UK handed ‘natural competitive advantage’ as EU reels over energy crisis sparked by Russia


Sturgeon grilled on nuclear generated energy

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Europe had already faced a winter of soaring gas prices however tensions with Russia, which supplies 40 percent of the continent’s demand, have seen these surge even higher. The UK meanwhile is less reliant, receiving around five to six percent of its energy from Russia, mostly in the form of liquefied natural gas (LNG). Nigel Pocklington, CEO of Good Energy, explained: “From an energy security point of view, as in is it coming in and will we keep the lights on, we’re much less dependent than most central European countries.” However, he explained being in a global marketplace meant Britain was still not insulated from the rising costs which have increased across the board.

Although the UK produces its own gas from North Sea production this does little to impact wholesale prices, a point recognised by Business Secretary Kwasi Kwarteng this week.

Mr Kwarteng has called for a diversification of Europe’s energy supplies away from Russia and in a recent Twitter thread championed the use of renewables to do this, calling them “cheaper than gas.”

Mr Pocklington, who heads one of the UK’s largest renewable energy firms, told he agreed with Mr Kwarteng.

He explained: “Renewables offer, in the long term, energy self sufficiency and therefore energy security.”

“The UK has a natural advantage in that it is a windy and wet place… long daylight in the summer also means we’ve got reasonable solar generation as well.”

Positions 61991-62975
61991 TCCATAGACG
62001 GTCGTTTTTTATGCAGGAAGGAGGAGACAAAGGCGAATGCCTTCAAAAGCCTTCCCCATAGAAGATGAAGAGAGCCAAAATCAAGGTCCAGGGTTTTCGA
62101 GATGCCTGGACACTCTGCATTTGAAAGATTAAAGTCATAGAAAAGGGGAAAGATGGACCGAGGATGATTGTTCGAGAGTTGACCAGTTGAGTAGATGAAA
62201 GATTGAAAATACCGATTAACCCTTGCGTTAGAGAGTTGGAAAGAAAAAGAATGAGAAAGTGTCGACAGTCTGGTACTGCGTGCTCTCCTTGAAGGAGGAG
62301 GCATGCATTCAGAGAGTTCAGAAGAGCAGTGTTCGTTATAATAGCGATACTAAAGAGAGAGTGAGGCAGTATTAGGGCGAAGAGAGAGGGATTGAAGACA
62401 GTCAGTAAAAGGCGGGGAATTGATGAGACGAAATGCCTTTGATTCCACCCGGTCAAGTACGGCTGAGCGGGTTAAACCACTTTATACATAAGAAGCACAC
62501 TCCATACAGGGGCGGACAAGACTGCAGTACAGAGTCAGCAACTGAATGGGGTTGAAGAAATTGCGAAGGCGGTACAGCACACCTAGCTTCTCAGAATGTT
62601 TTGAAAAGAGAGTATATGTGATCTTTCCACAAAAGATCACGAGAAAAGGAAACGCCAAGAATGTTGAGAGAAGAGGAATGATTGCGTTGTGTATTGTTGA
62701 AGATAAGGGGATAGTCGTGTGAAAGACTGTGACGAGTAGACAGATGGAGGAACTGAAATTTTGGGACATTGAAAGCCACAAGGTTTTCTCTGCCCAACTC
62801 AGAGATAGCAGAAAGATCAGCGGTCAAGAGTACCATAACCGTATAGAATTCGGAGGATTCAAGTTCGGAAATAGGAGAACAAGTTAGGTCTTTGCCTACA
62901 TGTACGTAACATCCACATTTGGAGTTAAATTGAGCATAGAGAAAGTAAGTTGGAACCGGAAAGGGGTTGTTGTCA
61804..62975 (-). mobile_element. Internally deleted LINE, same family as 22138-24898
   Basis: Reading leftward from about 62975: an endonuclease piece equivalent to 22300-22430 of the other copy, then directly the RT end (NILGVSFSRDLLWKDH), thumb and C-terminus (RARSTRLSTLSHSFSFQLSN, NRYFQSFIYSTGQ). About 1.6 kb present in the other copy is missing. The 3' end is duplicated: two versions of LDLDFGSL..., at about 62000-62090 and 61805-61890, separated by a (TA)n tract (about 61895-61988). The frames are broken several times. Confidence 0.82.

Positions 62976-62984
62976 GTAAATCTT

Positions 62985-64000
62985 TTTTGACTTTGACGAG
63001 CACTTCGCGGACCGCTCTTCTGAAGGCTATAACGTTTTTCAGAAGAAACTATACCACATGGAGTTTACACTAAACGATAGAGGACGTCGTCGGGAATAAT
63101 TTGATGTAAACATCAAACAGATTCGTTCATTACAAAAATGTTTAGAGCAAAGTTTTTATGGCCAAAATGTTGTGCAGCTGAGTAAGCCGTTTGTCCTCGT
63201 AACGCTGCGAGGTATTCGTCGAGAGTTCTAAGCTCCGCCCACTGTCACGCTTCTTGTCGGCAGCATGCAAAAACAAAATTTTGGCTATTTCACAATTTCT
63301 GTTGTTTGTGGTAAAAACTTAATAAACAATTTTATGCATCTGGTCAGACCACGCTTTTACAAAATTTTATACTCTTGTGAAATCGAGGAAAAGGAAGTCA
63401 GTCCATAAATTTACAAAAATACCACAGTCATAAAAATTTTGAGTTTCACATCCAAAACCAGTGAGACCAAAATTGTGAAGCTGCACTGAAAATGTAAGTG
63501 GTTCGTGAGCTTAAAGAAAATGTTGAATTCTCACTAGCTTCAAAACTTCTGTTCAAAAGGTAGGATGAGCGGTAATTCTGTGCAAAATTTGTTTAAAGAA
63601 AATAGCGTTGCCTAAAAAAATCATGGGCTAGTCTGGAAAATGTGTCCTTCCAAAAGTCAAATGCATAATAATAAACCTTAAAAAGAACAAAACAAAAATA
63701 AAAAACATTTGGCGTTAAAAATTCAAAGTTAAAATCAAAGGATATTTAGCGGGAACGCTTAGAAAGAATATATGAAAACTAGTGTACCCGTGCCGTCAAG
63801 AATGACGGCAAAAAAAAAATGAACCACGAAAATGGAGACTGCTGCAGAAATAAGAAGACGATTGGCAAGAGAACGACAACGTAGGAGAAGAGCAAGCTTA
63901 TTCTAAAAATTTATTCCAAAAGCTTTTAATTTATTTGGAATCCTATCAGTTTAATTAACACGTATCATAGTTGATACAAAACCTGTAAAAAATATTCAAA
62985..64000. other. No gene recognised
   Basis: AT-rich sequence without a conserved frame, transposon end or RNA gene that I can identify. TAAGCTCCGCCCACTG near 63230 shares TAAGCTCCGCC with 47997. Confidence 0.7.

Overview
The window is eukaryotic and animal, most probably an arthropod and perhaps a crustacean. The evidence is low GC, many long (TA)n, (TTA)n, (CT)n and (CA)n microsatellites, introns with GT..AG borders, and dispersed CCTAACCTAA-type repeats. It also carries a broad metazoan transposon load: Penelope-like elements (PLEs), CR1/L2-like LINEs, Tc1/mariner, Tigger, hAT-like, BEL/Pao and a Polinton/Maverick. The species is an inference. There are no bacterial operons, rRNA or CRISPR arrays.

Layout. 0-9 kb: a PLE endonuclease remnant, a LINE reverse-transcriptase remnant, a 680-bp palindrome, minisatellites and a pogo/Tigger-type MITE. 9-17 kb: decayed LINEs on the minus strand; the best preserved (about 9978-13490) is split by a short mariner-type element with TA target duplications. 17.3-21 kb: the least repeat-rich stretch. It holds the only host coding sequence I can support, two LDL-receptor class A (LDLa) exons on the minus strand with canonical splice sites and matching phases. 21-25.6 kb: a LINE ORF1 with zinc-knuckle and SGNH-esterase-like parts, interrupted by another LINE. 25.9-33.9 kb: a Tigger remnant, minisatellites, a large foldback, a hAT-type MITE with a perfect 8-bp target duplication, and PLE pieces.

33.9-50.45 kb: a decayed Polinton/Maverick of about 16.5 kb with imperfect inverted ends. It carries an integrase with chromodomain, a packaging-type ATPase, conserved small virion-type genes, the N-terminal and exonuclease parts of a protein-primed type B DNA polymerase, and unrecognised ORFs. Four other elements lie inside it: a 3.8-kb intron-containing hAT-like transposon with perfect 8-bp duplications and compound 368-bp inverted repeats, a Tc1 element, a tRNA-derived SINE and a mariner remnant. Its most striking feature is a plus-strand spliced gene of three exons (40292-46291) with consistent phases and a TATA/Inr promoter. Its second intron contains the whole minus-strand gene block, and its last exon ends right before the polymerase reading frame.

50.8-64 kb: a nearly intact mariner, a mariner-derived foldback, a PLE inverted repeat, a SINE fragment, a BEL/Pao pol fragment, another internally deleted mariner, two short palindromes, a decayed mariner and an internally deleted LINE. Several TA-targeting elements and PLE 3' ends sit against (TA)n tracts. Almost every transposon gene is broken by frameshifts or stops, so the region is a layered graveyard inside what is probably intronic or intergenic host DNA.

During the recent Storm Eunice day-ahead energy prices actually fell as wind produced nearly 50 percent of the UK’s electricity.

Renewable energy production has been growing rapidly in the UK, peaking at around 40 percent of UK power generation in 2020.

Since then there has been a slight dip in 2021 due to a global phenomenon of lower wind speeds however Mr Pocklington remains confident of the role the technology can play in the UK.

“We’ve had this oddly still year so wind has not performed as well as it might have done through the year as a whole but there are parts of the winter when the grid is 40 something percent generated by wind power and if that wasn’t there we’d have to put in gas.”

Mr Pocklington said he recognised that renewables got a “bad press” due to claims bills were being driven up by net zero however he argued the data said differently.

“The proportion of bills going to supporting renewable generation went from 20 percent under the previous price cap regime to eight percent on social and environmental costs this time because, frankly, the government was making money out of its commitment to buy renewable at a certain price point because we’re generating quite a lot at this higher price point and it was economically advantageous to us.”

Last month the government announced it would be increasing the frequency of its auctions for its renewable funding scheme to further boost the industry.


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The Contracts for Difference scheme provides 15 year contacts to low carbon electricity generators based on a competitive auction for the lowest bids.

According to the government the auction scheme has helped bring down the per unit cost of offshore wind by around 65 percent so far.

Reflecting on the situation in Ukraine Mr Kwarteng recently told the International Energy Agency: “Now is the time to reduce our exposure to Putin’s malign influence on gas markets by generating cheaper, cleaner power and home, and helping our European allies move away from Russian oil and gas.”

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